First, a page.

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American Medical Association (AMA) joins lawsuit against FDA


WASHINGTON, DC – WEBWIRE

The American Medical Association (AMA) today joined the African American Tobacco Control Leadership Council (AATCLC) and Action on Smoking and Health (ASH) as co-plaintiffs in a lawsuit against the Food and Drug Administration (FDA). The parties are represented by Pollock Cohen, LLP. The complaint, initially filed on June 17, 2020, requests that the court compel the FDA to fulfill its mandate to take action on FDA’s own conclusions that it would benefit the public health to add menthol to the list of prohibited characterizing flavors and therefore ban it from sale. AMA’s participation further strengthens this case, bringing us one step closer to protecting all mentholated tobacco users from the deadly product.

“For generations, tobacco companies have promoted menthol cigarettes to the African American community, preying especially on African American youth,” said AMA President Susan R. Bailey, M.D. “The results are clear and grim; although African Americans usually smoke fewer cigarettes and start smoking at an older age, they are more likely than Whites to die from smoking-related diseases like heart disease and stroke. The American Medical Association has longstanding policies supporting banning menthol in combustible tobacco products and calling for the FDA to prohibit the use of flavoring agents in all tobacco products. We are proud to join AATCLC and ASH in this effort to compel FDA to meet its mandate and take action to ban menthol-flavored tobacco products. This action is long, long overdue.”

In 2009, Congress passed—and President Obama signed into law—the Family Smoking Prevention and Tobacco Control Act. The act created a flavor ban in cigarettes but excluded menthol, subject to further research, creating a massive gap in protection for African Americans. In 2011, the FDA’s Advisory Committee concluded that the “Removal of menthol cigarettes from the marketplace would benefit public health in the United States.”

Despite this conclusion, and several statements of support in the interim, the FDA has not begun the rulemaking process of removing menthol from combustible cigarettes. The plaintiffs are asking the court to direct the FDA to take action.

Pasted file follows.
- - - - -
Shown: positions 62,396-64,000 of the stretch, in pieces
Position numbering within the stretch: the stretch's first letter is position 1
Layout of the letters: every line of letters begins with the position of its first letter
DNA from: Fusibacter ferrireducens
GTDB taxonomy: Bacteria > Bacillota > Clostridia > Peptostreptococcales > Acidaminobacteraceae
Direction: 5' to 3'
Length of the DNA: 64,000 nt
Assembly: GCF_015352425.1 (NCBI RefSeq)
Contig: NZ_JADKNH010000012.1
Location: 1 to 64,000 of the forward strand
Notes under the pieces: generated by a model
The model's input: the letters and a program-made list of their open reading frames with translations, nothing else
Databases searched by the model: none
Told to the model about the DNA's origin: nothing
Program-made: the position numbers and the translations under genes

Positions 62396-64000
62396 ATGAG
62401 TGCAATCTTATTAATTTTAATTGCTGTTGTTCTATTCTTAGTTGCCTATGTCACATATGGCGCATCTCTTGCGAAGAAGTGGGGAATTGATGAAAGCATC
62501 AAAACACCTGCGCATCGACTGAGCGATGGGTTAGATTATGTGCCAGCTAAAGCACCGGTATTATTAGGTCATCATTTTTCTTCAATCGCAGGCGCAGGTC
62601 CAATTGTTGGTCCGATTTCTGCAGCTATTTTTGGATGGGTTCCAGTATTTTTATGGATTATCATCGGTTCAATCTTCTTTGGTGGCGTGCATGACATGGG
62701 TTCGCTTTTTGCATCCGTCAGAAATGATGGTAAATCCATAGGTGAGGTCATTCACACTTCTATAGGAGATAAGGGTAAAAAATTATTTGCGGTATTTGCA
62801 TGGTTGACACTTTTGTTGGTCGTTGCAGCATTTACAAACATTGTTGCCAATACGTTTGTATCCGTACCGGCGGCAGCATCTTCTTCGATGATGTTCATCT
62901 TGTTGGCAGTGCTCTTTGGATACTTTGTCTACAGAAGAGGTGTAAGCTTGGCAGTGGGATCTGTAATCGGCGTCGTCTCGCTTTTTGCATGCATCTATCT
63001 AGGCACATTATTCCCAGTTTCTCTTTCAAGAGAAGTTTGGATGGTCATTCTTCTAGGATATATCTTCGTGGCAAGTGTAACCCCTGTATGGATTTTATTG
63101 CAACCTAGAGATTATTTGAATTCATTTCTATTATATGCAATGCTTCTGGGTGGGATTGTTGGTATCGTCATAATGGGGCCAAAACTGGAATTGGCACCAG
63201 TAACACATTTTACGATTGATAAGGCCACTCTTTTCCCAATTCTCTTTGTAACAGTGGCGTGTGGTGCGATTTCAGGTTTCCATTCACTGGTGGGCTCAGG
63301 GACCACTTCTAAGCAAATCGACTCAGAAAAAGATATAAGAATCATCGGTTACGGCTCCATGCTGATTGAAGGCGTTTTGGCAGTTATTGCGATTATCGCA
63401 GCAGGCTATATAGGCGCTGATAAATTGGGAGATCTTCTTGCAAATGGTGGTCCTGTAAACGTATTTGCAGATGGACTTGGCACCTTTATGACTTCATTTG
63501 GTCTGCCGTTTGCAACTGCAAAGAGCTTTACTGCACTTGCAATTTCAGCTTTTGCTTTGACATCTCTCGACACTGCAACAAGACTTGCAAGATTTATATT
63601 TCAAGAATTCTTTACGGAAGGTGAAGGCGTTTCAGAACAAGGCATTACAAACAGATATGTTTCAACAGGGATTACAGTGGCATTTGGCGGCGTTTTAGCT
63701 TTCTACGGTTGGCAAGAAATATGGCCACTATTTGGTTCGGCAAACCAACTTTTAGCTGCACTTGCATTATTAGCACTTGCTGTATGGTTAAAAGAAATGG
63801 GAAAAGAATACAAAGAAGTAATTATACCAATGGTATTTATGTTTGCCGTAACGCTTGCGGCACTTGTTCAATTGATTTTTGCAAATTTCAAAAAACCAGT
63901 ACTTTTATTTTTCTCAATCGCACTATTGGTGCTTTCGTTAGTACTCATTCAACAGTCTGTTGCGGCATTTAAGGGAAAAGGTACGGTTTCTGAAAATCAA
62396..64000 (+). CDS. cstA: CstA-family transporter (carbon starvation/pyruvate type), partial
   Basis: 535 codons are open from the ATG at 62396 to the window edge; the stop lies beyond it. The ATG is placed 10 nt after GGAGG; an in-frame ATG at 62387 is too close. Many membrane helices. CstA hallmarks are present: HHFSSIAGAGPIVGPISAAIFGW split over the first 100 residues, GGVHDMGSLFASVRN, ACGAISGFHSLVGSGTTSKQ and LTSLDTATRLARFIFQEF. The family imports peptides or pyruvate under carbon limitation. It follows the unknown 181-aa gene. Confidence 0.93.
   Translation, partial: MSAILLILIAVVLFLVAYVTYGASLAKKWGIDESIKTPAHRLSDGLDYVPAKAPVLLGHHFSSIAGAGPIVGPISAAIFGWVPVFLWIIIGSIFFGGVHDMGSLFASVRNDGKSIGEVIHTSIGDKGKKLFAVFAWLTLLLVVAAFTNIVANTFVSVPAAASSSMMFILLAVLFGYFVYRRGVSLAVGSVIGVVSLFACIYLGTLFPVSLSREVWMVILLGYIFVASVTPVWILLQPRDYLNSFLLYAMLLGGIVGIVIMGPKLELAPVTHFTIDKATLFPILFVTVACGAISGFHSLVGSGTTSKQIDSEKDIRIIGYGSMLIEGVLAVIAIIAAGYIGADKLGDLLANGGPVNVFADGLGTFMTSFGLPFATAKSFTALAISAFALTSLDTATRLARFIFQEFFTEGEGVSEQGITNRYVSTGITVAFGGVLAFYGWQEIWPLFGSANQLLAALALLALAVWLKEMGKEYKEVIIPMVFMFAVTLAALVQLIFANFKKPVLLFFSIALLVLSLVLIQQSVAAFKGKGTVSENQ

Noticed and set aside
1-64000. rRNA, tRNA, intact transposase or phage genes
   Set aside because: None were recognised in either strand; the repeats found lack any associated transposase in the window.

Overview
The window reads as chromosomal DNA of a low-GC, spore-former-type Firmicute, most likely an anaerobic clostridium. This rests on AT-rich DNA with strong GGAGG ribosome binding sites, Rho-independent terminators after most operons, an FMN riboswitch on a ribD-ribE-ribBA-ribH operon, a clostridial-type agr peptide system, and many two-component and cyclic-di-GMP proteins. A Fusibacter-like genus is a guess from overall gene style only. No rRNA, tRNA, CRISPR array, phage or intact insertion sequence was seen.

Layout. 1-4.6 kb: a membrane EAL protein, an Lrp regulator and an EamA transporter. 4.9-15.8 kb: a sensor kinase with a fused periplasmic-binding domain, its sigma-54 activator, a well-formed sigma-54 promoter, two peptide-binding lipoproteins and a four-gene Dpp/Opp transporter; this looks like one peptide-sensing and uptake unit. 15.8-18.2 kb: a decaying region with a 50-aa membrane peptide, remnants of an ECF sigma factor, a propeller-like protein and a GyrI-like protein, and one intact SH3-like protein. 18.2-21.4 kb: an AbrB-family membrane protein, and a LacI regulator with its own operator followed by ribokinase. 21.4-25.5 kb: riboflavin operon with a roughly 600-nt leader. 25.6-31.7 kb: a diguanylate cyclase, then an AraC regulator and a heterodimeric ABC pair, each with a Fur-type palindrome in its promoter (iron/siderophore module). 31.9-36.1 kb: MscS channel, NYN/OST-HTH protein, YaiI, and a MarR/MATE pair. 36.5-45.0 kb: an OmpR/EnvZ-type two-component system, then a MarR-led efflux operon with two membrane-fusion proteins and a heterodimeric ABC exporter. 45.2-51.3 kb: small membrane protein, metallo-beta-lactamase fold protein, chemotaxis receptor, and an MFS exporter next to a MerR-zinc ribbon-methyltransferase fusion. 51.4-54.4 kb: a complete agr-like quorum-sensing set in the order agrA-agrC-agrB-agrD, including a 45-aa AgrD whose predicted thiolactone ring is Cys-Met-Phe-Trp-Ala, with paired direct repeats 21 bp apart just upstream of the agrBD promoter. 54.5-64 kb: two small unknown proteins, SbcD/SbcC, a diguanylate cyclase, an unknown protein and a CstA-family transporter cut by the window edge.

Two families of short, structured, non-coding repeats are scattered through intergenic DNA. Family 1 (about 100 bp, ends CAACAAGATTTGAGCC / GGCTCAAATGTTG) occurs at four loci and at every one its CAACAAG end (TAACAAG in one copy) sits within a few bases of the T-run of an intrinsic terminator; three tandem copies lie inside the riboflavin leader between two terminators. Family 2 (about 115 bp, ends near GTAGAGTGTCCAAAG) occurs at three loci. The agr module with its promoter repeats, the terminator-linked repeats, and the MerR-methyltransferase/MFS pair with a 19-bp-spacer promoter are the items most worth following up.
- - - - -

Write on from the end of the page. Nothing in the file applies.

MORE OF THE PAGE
“The FDA has been derelict in their duties. Menthol flavored tobacco products should have been removed from the marketplace a decade ago when all the other flavors were removed,” said Dr. Phillip Gardiner, founding member and co-chair of the AATCLC. “Let’s be clear: menthol cigarettes and flavored little cigars have been and are the main vectors for death and disease into our community. The COVID-19 pandemic has just thrown a spotlight on the health disparities and unequal treatment faced by poor colored communities for hundreds of years in the United States. At this time nothing could be more helpful in saving Black Lives and ensuring that Black Lives Matter than getting the FDA to prohibit sale of menthol cigarettes and flavored little cigars.”

Tobacco is the leading cause of preventable death worldwide, smoking-related illnesses are the leading causes of death in the African American community, and 85 percent of African American smokers smoke menthol cigarettes.

“Menthol cigarettes have killed thousands of Americans, particularly African Americans, in the time the FDA has delayed action. This is more than a policy oversight; these are people’s lives. The FDA needs to take immediate action to ban menthol and protect people from these deadly products,” said Kelsey Romeo-Stuppy, Managing Attorney at ASH.

About the American Medical Association

The American Medical Association is the physicians’ powerful ally in patient care. As the only medical association that convenes 190+ state and specialty medical societies and other critical stakeholders, the AMA represents physicians with a unified voice to all key players in health care.  The AMA leverages its strength by removing the obstacles that interfere with patient care, leading the charge to prevent chronic disease and confront public health crises and, driving the future of medicine to tackle the biggest challenges in health care.


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